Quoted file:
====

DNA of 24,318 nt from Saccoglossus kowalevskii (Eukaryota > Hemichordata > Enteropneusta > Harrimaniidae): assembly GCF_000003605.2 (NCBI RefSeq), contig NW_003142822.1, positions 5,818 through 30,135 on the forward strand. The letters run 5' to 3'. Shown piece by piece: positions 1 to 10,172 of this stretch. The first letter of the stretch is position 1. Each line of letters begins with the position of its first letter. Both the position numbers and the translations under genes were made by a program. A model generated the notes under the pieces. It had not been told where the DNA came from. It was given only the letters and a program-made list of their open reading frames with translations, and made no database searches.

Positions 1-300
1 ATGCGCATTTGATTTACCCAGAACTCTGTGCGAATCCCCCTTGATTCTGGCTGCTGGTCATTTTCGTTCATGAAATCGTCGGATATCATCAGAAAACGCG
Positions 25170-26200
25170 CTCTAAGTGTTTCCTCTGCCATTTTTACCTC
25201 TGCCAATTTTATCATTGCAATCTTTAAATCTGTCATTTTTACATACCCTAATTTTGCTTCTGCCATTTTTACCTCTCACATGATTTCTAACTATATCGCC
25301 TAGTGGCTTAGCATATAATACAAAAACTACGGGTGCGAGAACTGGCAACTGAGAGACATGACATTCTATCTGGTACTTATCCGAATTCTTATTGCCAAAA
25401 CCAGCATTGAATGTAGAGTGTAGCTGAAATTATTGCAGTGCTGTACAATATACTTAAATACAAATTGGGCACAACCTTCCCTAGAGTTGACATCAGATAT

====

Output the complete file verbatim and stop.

DNA of 24,318 nt from Saccoglossus kowalevskii (Eukaryota > Hemichordata > Enteropneusta > Harrimaniidae): assembly GCF_000003605.2 (NCBI RefSeq), contig NW_003142822.1, positions 5,818 through 30,135 on the forward strand. The letters run 5' to 3'. Shown piece by piece: positions 1 to 10,172 of this stretch. The first letter of the stretch is position 1. Each line of letters begins with the position of its first letter. Both the position numbers and the translations under genes were made by a program. A model generated the notes under the pieces. It had not been told where the DNA came from. It was given only the letters and a program-made list of their open reading frames with translations, and made no database searches.

Positions 1-300
1 ATGCGCATTTGATTTACCCAGAACTCTGTGCGAATCCCCCTTGATTCTGGCTGCTGGTCATTTTCGTTCATGAAATCGTCGGATATCATCAGAAAACGCG
Positions 25170-26200
25170 CTCTAAGTGTTTCCTCTGCCATTTTTACCTC
25201 TGCCAATTTTATCATTGCAATCTTTAAATCTGTCATTTTTACATACCCTAATTTTGCTTCTGCCATTTTTACCTCTCACATGATTTCTAACTATATCGCC
25301 TAGTGGCTTAGCATATAATACAAAAACTACGGGTGCGAGAACTGGCAACTGAGAGACATGACATTCTATCTGGTACTTATCCGAATTCTTATTGCCAAAA
25401 CCAGCATTGAATGTAGAGTGTAGCTGAAATTATTGCAGTGCTGTACAATATACTTAAATACAAATTGGGCACAACCTTCCCTAGAGTTGACATCAGATAT